## 2. Numerical modelsIn this paper the spatial distribution and evolution of the potential is investigated using six numerical simulations of the standard CDM model (SCDM) and the double inflation model leading to power spectra with broken scale invariance (BSI) (Gottlöber et al. 1991). We have chosen these two models because they base both on cold dark matter, however they possess different power spectra on the relevant scales. Nevertheless, we found quite similar results for both models. Thus we present in the following mainly figures obtained from SCDM simulations, and we provide results both from CDM and BSI in the text and in the tables. We employ particle mesh simulations with particles in cells using three computational boxes with box sizes Mpc (they are denoted by CDM200, CDM75 & CDM25 and BSI200, BSI75 & BSI25, respectively). A more complete description of the simulations used here is given in Kates et al. (1995). All simulations were started at redshift using the same initial random phases, where the amplitudes were calculated in accordance with the first year COBE normalisation. The power spectra for CDM and BSI models are plotted in Fig. 1.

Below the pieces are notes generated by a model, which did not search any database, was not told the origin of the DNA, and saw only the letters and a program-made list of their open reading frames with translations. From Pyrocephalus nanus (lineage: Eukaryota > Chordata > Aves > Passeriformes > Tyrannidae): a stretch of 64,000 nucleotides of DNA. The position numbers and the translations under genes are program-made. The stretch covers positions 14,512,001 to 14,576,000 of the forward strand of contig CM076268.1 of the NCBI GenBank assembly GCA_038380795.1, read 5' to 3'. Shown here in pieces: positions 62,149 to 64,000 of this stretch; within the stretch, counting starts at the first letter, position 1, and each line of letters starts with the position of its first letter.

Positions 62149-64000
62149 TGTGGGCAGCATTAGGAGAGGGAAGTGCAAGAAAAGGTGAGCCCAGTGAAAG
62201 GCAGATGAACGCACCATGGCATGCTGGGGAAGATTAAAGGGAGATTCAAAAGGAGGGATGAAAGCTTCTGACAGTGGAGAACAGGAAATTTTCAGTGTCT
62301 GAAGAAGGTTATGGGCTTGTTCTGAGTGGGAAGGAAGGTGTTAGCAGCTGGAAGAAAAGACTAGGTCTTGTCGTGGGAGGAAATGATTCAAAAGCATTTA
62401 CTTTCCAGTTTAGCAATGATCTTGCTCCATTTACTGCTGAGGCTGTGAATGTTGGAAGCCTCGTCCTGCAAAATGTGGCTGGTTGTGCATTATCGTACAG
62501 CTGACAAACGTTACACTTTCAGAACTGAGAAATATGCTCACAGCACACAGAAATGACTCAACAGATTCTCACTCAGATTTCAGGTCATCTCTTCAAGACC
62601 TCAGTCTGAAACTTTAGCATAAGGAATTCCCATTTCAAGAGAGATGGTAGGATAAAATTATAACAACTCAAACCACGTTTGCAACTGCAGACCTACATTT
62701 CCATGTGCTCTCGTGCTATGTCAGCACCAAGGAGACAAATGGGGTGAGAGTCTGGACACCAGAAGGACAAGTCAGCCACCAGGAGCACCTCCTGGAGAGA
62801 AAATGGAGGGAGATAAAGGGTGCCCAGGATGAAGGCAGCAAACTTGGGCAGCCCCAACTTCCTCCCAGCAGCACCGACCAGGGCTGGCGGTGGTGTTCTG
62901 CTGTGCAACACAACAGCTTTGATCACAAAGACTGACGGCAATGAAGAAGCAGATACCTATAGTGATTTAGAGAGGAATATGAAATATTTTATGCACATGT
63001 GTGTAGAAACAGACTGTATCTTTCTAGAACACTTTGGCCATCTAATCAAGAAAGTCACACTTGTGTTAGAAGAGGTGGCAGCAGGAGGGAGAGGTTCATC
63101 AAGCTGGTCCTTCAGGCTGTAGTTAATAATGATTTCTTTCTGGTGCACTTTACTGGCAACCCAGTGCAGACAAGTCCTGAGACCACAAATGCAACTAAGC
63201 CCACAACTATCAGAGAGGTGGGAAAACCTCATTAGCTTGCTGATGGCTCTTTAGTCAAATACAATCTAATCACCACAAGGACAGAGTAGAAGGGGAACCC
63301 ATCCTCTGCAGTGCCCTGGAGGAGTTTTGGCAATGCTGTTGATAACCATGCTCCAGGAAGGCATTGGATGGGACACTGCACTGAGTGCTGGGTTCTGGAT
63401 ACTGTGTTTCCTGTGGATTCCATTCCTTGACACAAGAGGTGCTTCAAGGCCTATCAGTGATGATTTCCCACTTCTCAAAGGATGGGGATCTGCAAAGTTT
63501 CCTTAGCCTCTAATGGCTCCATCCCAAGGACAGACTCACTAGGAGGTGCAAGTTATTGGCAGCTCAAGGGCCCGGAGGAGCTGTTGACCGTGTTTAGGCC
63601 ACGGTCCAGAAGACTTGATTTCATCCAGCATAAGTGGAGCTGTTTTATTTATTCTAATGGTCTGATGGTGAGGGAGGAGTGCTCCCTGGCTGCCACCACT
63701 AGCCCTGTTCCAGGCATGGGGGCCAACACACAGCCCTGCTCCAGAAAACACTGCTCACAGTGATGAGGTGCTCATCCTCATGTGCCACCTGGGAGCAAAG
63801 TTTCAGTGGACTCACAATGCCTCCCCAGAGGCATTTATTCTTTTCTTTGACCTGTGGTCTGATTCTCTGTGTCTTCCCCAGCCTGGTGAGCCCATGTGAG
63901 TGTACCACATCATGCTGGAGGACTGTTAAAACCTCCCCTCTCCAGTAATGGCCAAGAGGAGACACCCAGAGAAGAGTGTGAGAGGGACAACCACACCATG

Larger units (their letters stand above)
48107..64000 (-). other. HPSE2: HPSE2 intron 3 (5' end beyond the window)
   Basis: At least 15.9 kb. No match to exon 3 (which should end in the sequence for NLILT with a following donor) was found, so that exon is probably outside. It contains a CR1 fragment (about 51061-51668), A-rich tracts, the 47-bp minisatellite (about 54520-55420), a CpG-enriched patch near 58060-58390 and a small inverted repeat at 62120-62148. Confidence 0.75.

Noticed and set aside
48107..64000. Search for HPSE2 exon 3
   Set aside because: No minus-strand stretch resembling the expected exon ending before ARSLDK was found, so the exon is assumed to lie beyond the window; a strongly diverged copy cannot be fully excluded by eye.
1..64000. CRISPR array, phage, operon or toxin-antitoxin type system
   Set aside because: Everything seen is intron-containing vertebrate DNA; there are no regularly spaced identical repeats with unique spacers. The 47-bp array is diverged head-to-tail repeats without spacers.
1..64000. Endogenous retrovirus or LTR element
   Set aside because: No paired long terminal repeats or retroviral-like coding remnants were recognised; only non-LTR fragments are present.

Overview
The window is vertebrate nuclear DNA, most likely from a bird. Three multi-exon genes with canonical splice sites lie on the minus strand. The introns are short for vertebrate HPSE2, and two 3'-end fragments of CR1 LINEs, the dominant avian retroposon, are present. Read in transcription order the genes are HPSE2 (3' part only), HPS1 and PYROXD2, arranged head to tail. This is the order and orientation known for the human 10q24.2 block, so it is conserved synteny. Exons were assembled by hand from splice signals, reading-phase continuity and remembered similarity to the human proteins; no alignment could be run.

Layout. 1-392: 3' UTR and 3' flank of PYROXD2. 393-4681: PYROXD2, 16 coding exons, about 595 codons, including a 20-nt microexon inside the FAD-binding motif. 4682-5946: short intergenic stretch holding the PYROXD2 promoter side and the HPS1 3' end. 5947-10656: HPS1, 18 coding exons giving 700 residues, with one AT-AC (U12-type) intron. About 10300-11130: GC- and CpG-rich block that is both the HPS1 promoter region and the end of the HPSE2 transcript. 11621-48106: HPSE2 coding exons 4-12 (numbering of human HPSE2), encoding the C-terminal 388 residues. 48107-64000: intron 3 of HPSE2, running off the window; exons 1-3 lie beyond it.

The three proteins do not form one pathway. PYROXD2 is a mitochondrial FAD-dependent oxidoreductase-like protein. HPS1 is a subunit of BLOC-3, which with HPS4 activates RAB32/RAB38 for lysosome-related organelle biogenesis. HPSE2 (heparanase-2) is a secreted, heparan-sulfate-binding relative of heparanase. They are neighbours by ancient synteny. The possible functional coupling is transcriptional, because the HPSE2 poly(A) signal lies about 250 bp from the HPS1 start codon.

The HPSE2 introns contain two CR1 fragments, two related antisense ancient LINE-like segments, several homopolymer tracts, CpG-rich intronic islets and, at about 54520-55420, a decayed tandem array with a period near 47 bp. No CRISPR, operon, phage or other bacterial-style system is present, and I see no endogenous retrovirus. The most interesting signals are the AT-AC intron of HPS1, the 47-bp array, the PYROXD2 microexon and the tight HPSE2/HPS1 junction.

Let us note here that due the finite resolution and finite box sizes all simulations deal with truncated power spectra. Speaking about the potential or the density in a PM-simulation, we always take the CIC values, i.e. the fields smoothed over the cell size. As measured with respect to the variance on the grid, the amplitude of initial perturbations is the largest for CDM25 and the smallest for BSI200. The simulations BSI75, BSI25, CDM200 and CDM75 are characterized by a successive growth of the initial amplitude between the extreme cases. These differences lead to a different degree of clustering at the same redshifts. For BSI200 the structure formation began not till redshift , and at the redshift we see only weakly developed structures (Doroshkevich et al. 1997a). However, in CDM25 the disruption of structures and the formation of massive clumps can already be observed at . Thus with this sample of models we can investigate the structure evolution over a wide range of evolutionary stages. © European Southern Observatory (ESO) 1998 Online publication: November 24, 1997 |